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SCIENCE
February 1, 2003 | From Times Staff and Wire Reports
Scientists have discovered that lightning flashes emit X-rays. In a report published in Science, researchers at the University of Florida and Florida Institute of Technology induced artificial lightning flashes during stormy conditions. In 31 of 37 cases, the scientists detected intense bursts of energetic radiation, or X-rays, right before the flashes.
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SPORTS
April 6, 2014 | By Steve Dilbeck
Yasiel Puig, the never-ending story … The Dodgers' uber-talented outfielder was not in the lineup Sunday aginst the Giants and left the clubhouse early to have an MRI exam on his sore left thumb. Puig injured the thumb Saturday sliding head-first into first base in the third inning. He remained in the game and played the full nine innings, but the thumb was sore enough that he had X-rays done after the game. The X-rays came back negative, but the Dodgers decided to send him for the MRI exam Sunday afternoon.
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April 5, 1996 | K.C. COLE, TIMES SCIENCE WRITER
Comet Hyakutake, which recently made a close pass by planet Earth on its way to the sun, has developed a bizarre crescent-shaped X-ray glow, scientists at the NASA Goddard Space Flight Center and the Max Planck Institute in Germany said Thursday. This is the first time X-rays have ever been seen coming from a comet, which is essentially an ice-packed ball of soot dropping into the solar system from cold storage in space. Since X-rays normally crackle from extremely hot, high-energy sources such as exploding stars, scientists are at a loss to explain what they saw. "A comet is not a blazing object.
SCIENCE
February 20, 2014 | By Amina Khan
Staring into the dramatic corpse of a dead star known as Cassiopeia A, astronomers using NASA's NuSTAR X-ray telescope have for the first time mapped out radioactive titanium in a supernova. Charting this astrophysical frontier, as described in the journal Nature, will help scientists understand what happens when a massive star explodes. Supernova remnants are the leftover shells of gas and dust forged from within the exploding star. The beautiful video above shows how that explosion develops over roughly 150 milliseconds -- less than two blinks of an eye -- and took millions of computer hours to simulate, scientists said.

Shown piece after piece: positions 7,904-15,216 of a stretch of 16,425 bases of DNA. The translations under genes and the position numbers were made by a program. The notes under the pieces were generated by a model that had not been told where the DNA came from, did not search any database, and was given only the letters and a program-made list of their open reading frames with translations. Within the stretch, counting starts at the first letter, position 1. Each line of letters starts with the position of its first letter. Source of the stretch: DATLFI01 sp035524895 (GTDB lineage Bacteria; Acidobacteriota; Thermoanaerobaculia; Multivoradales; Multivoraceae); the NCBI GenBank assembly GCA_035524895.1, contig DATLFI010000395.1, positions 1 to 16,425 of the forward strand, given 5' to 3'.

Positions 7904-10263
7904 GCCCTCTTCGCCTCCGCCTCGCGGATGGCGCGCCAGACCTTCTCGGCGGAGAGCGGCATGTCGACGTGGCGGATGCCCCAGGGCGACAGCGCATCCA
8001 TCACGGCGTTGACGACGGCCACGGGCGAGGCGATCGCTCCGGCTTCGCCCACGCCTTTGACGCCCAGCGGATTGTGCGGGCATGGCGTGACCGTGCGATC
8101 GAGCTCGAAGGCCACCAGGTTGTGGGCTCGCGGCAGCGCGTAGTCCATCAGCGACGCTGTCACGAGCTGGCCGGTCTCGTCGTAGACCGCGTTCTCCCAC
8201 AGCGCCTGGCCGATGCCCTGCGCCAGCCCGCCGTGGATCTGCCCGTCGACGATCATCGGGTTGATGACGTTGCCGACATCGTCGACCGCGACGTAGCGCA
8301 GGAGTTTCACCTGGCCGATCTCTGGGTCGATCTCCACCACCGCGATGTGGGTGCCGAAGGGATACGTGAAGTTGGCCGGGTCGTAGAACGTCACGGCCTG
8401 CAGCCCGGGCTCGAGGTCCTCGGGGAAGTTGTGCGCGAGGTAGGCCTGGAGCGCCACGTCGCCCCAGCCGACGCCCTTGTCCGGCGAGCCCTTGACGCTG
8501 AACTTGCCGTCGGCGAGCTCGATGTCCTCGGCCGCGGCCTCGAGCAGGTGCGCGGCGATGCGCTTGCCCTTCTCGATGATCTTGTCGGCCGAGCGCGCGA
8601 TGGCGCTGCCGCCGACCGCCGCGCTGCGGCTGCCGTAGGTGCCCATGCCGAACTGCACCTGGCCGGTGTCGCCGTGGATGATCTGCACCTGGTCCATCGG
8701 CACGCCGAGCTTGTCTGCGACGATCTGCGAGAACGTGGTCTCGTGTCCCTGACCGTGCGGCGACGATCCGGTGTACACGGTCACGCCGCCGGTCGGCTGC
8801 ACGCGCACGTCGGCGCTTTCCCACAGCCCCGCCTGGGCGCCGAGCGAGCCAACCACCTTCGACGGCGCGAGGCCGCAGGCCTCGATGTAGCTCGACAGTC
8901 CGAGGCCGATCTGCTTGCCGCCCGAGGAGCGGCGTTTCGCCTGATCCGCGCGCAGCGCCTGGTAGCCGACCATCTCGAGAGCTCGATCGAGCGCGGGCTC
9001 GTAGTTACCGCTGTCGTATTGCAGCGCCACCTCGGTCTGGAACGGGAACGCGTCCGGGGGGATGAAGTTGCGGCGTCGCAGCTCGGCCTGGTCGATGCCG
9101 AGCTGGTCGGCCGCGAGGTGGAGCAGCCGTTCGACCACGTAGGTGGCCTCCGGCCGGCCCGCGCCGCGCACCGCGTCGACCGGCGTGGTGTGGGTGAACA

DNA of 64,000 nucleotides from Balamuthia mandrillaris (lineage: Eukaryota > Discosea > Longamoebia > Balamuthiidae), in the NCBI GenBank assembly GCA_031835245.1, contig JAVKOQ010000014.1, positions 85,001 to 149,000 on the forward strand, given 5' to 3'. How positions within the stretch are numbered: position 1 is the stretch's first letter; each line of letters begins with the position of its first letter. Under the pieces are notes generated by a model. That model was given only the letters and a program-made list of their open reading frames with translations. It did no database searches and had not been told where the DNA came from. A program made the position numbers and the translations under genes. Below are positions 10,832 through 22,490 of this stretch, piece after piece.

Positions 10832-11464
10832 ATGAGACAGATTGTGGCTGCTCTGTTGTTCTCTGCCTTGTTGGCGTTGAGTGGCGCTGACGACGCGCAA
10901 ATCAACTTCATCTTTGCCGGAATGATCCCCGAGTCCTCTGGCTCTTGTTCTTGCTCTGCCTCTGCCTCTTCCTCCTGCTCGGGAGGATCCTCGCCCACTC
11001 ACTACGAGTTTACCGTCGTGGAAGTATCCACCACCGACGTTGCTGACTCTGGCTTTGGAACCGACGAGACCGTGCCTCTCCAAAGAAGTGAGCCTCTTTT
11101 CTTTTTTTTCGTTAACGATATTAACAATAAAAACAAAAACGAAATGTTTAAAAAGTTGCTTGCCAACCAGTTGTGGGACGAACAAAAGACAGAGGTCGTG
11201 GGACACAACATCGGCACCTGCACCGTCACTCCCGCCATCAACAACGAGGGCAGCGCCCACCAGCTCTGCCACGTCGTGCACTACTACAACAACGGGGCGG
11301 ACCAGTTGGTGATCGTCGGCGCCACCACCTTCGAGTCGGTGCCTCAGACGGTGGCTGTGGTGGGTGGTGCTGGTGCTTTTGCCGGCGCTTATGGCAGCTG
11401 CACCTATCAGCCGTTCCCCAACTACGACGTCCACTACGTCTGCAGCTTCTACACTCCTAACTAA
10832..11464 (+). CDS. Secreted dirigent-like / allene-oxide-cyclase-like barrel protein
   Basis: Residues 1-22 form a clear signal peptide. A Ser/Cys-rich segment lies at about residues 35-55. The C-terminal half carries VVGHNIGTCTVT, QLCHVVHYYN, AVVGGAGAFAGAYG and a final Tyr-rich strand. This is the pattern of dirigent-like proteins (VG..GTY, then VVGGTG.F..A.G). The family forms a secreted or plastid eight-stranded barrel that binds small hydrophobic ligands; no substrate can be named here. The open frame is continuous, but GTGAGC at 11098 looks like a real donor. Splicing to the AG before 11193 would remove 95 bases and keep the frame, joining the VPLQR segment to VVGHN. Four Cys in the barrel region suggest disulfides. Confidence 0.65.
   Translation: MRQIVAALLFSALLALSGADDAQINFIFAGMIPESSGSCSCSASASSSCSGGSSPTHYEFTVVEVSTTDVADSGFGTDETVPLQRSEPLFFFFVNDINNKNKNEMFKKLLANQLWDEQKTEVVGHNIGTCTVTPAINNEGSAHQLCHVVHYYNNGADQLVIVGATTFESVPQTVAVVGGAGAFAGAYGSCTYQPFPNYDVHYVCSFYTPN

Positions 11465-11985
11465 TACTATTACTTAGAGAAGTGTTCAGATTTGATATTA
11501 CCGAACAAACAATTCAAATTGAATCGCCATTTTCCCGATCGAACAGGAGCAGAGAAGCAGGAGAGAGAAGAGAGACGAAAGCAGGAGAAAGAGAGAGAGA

SPORTS
August 13, 2012 | By Baxter Holmes
X-rays were negative on Angels starting pitcher  C.J. Wilson's bruised left hand Monday, and he said he expects to be able to make his next start. Wilson had to leave Monday's 6-2 loss to Cleveland in the seventh inning after he tried to catch a line drive with his bare hand. He did not make the catch and instead hurt his pitching hand in the process.  "It's just a little discolored," said Wilson (9-9), who is winless in his last nine starts. Wilson gave up three runs and six hits in 6 2/3 innings.  His team, meanwhile, lost for the ninth time in 12 games.  "It's been rough," Wilson said, "because our thought process is, 'OK, it's going to turn around.
NEWS
November 9, 1992 | TED JOHNSON, SPECIAL TO THE TIMES
Researchers experimenting with a new X-ray method have successfully identified life-threatening cracks in heart valves, suggesting new hope for thousands who live with the potentially defective devices implanted within them, Shiley Inc. of Irvine announced Sunday. Shiley officials were cautious about spreading undue optimism over the success of the procedure, saying that the full extent of the studies will not be completed until late next year. Surgeons at a Michigan hospital removed Marion F.
NEWS
January 15, 1993 | From Associated Press
Ground controllers struggled Thursday in an effort to fix an X-ray spectrometer aboard the shuttle Endeavour that malfunctioned while scanning space. Endeavour's crew continued to conduct medical tests and started up 28 biological tests that included flatworms, flies, miniature wasps and brine shrimp. They also got a gentle scolding for leaving the lid up and the fan running on the $23-million toilet that is being flown in space for the first time.
NEWS
November 26, 1998 | From Times Wire Reports
Airline passengers suspected of carrying illegal drugs now get a choice from U.S. Customs agents who want to search them: Submit to a strip search or be taken to a nearby hospital for an X-ray. The Customs Service began testing the X-ray option at New York's John F. Kennedy International Airport and Miami International Airport in October in looking at ways to make such searches less intrusive and less embarrassing for passengers and inspectors.
NEWS
January 8, 1987 | Associated Press
X-rays are unnecessary for people who suffer minor bumps and bruises on their heads, and at least half of all emergency room head X-rays could be safely avoided, a researcher has concluded. "At a knee-jerk level at most hospitals, if you fall and bump your head, you get a series of skull X-rays," said Dr. Stuart J. Masters. "Many physicians are reluctant not to take head X-rays, because they are afraid of missing a fracture and getting sued."
NEWS
November 5, 2001
Researchers at Cornell University have used the brilliant but tiny burst of X-rays emitted by vaporizing wires to create striking images of tiny subjects, such as the fruit fly. The machine that produced the images runs a powerful electric current through a pair of crossed wires, each many times finer than a human hair. The current causes the wires to explode, forming a very small plasma--a dense gas so hot that the atoms in it break down, emitting X-rays.
ENTERTAINMENT
January 17, 2014 | By Kenneth Turan, Los Angeles Times Film Critic